Tag Archives: Jamaican

Jamaican Artist Diana King Plans All-Lesbian Record Label

Diana King – who shot to fame in the 90s with her reggae/hip-hop/pop hits – was one of Jamaican first musician to come out as gay.

Since then, she has spent years looking over her shoulder, living in fear, and facing the judgment of not only her own people, but her own family.

However, now she making changes, and with that has joined this year’s Raggamuffin line-up, in a move that seems to sum up her entire approach to music and life.

The Shy Guy singer replaced fellow Jamaican artist Beenie Man after he was dropped for his homophobic lyrics and comments for which he refused to apologise when given the chance.


At first, it was a success, but King’s been facing the backlash of it every day.

When the Jamaican community and diaspora of the Caribbean got wind of it, it was a social media bashing because I am the gay artist, how can I get the spot of this famous Jamaican artist who is known and respected and loved?. And it’s still going on. Whenever someone says Jamaica is homophobic, they defend it like they’re not but they show that they are every day with the words they say when something like this happens. It’s not about me as an artist, or what’s right. It becomes lesbo Diana King.”

She adds

But it’s fine. I feel fine about it – I’m just excited to be on the show and I feel very good to be representing as the first Jamaican out artist. It’s not all that I am but it’s a part of who I am and I am proud.”

Diana King 01

King came out three years ago, posting to Facebook:

I am… woman … mother … aunt … Jamaican … American … international artiste … singer … songwriter … band leader … friend … lover … entrepreneur … goddess … and yes … I am a lesbian.”

However, now she barely returns to Jamaica because “the judgment is always there, the violence can occur. You have to watch where you go, what you say, who you hang around”.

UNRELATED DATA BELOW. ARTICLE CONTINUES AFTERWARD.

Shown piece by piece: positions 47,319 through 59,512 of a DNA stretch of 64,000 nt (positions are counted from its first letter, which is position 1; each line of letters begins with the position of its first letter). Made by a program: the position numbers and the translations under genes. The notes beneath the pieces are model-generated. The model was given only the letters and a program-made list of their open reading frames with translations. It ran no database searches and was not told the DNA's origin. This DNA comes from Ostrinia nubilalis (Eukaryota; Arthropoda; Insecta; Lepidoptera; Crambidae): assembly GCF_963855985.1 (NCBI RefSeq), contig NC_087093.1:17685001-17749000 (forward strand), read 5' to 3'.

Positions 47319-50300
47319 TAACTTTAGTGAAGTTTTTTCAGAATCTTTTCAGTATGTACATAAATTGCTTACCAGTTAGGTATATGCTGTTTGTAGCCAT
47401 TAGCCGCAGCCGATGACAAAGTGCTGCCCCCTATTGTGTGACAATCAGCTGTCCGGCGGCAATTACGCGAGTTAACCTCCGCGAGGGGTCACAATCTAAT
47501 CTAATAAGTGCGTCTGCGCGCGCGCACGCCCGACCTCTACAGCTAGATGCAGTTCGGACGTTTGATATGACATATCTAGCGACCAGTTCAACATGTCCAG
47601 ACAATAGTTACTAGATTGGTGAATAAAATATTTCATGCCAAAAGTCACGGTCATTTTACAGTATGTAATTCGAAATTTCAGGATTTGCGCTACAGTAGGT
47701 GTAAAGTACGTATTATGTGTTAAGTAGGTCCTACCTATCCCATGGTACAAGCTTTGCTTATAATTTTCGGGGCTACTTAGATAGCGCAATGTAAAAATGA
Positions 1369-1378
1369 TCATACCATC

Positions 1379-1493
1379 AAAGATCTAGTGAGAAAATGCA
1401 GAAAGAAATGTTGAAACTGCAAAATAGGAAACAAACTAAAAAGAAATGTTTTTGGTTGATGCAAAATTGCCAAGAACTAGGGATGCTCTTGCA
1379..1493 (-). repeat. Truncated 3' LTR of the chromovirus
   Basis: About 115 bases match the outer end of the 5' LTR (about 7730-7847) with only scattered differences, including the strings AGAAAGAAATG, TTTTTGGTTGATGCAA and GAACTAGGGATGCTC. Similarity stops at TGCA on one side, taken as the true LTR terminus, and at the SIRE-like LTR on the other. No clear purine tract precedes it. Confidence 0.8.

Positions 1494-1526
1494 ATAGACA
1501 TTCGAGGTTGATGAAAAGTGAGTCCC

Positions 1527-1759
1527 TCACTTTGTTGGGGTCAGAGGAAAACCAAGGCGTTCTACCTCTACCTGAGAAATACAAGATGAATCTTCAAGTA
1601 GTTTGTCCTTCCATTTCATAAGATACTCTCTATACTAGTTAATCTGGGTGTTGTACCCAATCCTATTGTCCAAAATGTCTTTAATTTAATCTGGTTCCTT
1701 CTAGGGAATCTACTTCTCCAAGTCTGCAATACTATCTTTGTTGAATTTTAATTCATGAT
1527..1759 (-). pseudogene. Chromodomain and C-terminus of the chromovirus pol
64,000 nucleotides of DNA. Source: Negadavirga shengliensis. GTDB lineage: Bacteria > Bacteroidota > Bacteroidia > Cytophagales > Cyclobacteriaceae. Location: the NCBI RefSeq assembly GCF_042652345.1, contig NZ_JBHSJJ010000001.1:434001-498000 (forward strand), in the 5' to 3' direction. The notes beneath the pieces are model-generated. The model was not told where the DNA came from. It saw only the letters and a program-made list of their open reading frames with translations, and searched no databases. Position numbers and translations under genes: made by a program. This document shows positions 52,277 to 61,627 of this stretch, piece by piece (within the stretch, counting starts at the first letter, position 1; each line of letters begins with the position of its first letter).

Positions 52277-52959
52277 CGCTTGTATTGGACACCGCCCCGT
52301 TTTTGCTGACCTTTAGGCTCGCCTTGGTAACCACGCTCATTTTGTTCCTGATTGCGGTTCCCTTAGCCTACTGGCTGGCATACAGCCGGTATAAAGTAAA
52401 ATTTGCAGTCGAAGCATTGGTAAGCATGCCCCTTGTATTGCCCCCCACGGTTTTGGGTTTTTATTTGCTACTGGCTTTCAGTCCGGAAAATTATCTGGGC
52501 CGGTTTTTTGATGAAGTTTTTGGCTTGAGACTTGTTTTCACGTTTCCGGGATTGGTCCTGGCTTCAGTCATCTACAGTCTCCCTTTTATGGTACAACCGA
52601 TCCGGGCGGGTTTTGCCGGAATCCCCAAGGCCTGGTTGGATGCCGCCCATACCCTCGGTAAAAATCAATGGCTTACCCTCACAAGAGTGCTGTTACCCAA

It’s for this reason, she was awarded the Vanguard Award for Bravery – an award she holds dear and plans to honour. She’s planning a comeback of epic proportions.

Not only is she heading on tour, she’s also working on a new EP and album which will release on her own record label, which breaks from her usual sound – “reggae-fusion”. This time she’s making a straight reggae album and an EDM (electronic dance music) EP.

Because I do the fusion I feel like I can do any genre that I choose to. Because of the type of artist I am that touches these genres throughout the years.”

And now that she’s out, she’s looking forward to being “totally authentic”, because that was the one aspect of her life in which she wasn’t, particularly when writing about her favourite topic: love.

More than that, King has bigger plans; her sights are set on re-launching her label as one specifically for lesbian artists.

It’s a scary, big dream, but I’m feeling it. I have friends, other artists who are gay and…there’s so much I can teach [them] and I just really felt close to them and wanting to be there and have a label that is fair and for them – a home.

So I’m going to make a go of it. Like they say, you don’t have to see the first staircase, just take the first step.”

75% Of LGBTI Jamaicans Want To Flee Their Country To Escape Persecution And Homophobia

According to a recent study on the developmental cost of homophobia in the Caribbean island, three out of four LGBTI Jamaicans want to flee their country to escape persecution.

74.4% of LGBTI Jamaicans have considered migrating abroad, and of those surveyed, 75.9% felt that discrimination against the LGBTI community was a ‘very serious’ problem in Jamaica – particularly against gay men.